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Epidemiol Health > Accepted Articles
Epidemiology and Health 2022;e2022052.
DOI: https://doi.org/10.4178/epih.e2022052    [Accepted] Published online Jun 9, 2022.
Prolonged short-term exposure to a high concentration of ambient fine particulate matter and effect modification on daily mortality
Hyungryul Lim1  , Sanghyuk Bae2  , Jonghyuk Choi1  , Kyung-Hwa Choi1  , Hyun-Joo Bae3  , Soontae Kim4  , Mina Ha1  , Ho-Jang Kwon1 
1Department of Preventive Medicine, College of Medicine, Dankook University, Cheonan, Republic of Korea, Cheonan, Korea
2Department of Preventive Medicine, College of Medicine, The Catholic University of Korea, Seoul, Republic of Korea, Seoul, Korea
3Korea Environment Institute, Sejong, Republic of Korea, Sejong, Korea
4Department of Environmental and Safety Engineering, Ajou University, Suwon, Republic of Korea, Suwon, Korea
Correspondence  Ho-Jang Kwon ,Email: hojangkwon@gmail.com
Received: Feb 18, 2022  Accepted after revision: Jun 9, 2022
Abstract
Objectives:
Although evidence for the short-term effect of fine particulate matter (PM2.5) on daily mortality is very high, epidemiologic studies on the effect of prolonged continuous exposure to high concentrations are rare. This study aimed to investigate how the size of the mortality effect of PM2.5 would be modified when a high concentration period persisted.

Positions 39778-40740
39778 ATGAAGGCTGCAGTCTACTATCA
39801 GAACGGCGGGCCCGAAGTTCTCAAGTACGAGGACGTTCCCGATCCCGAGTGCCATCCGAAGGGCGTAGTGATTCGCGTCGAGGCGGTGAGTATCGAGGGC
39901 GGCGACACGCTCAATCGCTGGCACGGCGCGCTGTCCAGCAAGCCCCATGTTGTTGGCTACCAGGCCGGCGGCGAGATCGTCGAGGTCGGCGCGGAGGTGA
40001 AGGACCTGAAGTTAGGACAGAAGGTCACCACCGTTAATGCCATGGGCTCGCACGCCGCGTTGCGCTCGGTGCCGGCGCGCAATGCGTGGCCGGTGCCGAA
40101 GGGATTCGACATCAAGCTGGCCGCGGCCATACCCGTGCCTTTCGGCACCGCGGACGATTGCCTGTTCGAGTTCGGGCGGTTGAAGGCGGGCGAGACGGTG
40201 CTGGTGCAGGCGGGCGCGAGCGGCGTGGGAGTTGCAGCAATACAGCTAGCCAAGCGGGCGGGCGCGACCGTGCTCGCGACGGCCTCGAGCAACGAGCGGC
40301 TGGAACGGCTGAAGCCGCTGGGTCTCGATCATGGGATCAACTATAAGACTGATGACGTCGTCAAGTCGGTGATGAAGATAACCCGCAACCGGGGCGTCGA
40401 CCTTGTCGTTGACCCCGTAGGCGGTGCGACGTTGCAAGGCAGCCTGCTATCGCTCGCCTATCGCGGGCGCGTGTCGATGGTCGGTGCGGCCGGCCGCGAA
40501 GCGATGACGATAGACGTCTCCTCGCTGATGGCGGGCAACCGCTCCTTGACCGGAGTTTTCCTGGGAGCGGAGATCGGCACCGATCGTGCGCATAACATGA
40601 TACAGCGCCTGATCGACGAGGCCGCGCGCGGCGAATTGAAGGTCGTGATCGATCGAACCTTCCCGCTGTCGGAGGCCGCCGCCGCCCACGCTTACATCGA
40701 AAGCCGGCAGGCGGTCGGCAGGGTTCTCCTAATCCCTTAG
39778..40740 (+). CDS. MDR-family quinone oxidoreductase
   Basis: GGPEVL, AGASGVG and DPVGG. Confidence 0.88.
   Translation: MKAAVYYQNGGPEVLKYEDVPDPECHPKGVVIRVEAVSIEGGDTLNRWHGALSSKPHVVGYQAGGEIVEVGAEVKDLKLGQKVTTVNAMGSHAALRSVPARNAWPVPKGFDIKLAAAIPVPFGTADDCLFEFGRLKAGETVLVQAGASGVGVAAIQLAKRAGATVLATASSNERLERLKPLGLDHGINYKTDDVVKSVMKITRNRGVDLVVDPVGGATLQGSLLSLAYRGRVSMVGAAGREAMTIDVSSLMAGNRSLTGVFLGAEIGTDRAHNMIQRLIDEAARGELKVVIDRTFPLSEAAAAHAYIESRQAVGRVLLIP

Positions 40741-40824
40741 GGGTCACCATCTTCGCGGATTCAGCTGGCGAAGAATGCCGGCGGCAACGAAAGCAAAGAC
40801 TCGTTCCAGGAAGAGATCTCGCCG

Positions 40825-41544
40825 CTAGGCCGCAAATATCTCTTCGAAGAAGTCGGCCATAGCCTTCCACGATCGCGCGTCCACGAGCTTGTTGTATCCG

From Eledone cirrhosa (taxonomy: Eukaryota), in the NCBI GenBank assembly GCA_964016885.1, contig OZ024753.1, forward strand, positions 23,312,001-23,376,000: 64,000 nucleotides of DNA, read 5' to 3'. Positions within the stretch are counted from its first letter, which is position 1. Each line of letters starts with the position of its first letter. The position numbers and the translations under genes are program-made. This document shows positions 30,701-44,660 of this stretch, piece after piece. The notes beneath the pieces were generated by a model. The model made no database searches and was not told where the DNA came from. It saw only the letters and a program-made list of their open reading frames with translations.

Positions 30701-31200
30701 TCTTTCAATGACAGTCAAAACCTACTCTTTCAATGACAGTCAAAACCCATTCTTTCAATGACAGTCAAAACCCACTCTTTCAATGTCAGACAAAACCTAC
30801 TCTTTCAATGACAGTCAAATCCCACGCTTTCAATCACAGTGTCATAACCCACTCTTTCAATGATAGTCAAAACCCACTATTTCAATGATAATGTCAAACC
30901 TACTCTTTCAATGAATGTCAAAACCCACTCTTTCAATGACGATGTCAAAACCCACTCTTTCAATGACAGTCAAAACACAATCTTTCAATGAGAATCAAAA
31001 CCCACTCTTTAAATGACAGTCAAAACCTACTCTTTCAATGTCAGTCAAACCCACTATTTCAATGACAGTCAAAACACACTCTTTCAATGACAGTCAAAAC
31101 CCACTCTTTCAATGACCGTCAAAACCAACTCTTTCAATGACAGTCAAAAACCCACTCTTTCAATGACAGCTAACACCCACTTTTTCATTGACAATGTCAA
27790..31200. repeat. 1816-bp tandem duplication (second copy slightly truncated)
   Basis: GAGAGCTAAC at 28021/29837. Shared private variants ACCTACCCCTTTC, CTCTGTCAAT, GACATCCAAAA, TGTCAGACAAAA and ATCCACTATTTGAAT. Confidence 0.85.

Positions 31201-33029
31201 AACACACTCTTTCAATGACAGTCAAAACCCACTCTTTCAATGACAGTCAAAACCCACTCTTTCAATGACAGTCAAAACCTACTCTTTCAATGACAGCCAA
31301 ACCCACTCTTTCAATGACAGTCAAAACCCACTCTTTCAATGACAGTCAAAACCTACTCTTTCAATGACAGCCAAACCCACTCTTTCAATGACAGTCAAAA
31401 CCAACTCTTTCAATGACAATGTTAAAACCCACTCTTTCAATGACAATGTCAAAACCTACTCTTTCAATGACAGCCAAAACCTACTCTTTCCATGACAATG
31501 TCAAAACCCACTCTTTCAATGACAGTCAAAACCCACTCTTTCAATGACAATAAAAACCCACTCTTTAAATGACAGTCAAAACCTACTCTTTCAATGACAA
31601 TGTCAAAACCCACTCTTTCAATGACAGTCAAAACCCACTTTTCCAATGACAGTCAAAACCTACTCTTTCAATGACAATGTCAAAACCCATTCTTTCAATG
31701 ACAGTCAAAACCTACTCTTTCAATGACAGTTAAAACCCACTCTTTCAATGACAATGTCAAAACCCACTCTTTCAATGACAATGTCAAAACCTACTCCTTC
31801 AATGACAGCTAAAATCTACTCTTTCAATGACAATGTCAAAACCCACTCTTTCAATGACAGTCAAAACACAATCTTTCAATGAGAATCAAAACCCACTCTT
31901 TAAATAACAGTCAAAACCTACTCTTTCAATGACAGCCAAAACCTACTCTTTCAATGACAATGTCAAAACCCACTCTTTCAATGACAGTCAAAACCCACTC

Method:
We used daily mortality counts, simulated levels of daily PM2.5, measured daily mean temperatures, and relative humidity data from seven metropolitan cities from 2006 to 2019. Generalized additive models (GAMs) with quasi-Poisson distribution in seven cities and random-effects meta-analyses were used to pool city-specific effects. To investigate effect modification by continuous exposure to prolonged high concentrations, we applied categorical consecutive day variables to the GAMs as effect modification terms for PM2.5.
Results:
The mortality risk was increased by 0.33% (95% CI, 0.16–0.50), 0.47% (95% CI, -0.09–1.04), and 0.26% (95% CI, -0.08–0.60) for all-cause, respiratory, and cardiovascular diseases, respectively with increase of 10 μg/m3 of PM2.5 concentration. The risk for all-cause mortality per 10 μg/m3 increase in PM2.5 on the first and fourth consecutive days was significantly increased by 0.63% (95% CI, 0.20–1.06) and 0.36% (95% CI, 0.01–0.70), respectively.
Conclusions:
We found a significantly increased risk of all-cause, respiratory, and cardiovascular mortality for daily PM2.5, when the day of high concentration began and the days lasted for more than four days with a high concentration ≥35 μg/m3. The elderly showed a stronger effect of persistently high PM2.5.
Keywords: Air pollution; Fine particulate matter; PM2.5; Short-term exposure; Mortality; Prolonged exposure
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